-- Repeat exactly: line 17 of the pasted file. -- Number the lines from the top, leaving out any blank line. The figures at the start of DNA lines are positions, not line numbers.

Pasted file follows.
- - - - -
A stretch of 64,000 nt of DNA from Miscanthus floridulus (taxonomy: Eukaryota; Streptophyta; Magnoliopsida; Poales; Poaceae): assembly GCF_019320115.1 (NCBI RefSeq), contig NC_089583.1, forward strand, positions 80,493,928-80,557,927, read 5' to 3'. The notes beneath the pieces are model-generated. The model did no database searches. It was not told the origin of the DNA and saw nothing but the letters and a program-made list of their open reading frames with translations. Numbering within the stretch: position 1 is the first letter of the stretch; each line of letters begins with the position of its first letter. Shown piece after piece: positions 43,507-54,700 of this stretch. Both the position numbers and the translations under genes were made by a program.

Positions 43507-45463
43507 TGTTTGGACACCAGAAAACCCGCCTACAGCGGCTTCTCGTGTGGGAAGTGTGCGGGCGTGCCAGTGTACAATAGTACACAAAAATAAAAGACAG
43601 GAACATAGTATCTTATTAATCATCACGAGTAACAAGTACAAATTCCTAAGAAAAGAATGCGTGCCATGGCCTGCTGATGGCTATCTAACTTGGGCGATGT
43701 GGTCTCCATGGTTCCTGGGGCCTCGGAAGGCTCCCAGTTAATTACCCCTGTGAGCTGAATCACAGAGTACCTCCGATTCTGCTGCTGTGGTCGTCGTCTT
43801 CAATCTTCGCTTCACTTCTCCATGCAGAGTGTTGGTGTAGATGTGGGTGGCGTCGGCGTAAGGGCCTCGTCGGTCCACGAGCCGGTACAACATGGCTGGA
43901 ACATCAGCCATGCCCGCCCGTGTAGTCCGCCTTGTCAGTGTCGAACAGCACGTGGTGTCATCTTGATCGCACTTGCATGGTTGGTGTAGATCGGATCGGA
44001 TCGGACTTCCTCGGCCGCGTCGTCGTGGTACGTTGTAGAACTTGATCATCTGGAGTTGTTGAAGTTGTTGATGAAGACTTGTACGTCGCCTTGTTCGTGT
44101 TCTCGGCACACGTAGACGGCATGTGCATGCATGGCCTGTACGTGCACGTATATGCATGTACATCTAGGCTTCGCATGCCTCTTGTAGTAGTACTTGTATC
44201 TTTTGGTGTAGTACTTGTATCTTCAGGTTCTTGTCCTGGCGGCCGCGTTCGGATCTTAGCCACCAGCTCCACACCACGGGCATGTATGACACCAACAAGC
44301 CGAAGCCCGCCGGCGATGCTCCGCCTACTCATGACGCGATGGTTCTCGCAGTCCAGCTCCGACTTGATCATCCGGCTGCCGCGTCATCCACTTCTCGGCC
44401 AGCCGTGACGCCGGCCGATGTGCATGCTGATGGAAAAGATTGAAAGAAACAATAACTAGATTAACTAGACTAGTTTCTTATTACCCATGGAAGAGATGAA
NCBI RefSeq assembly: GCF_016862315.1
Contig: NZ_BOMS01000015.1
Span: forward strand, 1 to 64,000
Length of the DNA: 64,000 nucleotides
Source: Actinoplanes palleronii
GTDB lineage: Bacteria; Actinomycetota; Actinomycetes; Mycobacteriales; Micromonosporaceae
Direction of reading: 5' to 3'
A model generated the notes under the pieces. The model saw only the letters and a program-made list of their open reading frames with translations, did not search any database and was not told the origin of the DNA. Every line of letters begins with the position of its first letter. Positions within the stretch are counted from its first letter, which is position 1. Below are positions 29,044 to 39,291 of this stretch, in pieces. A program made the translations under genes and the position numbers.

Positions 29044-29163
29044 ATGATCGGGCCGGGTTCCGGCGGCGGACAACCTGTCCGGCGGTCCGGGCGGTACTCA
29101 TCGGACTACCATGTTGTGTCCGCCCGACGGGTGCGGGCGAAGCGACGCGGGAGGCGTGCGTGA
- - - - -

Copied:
Source: Actinoplanes palleronii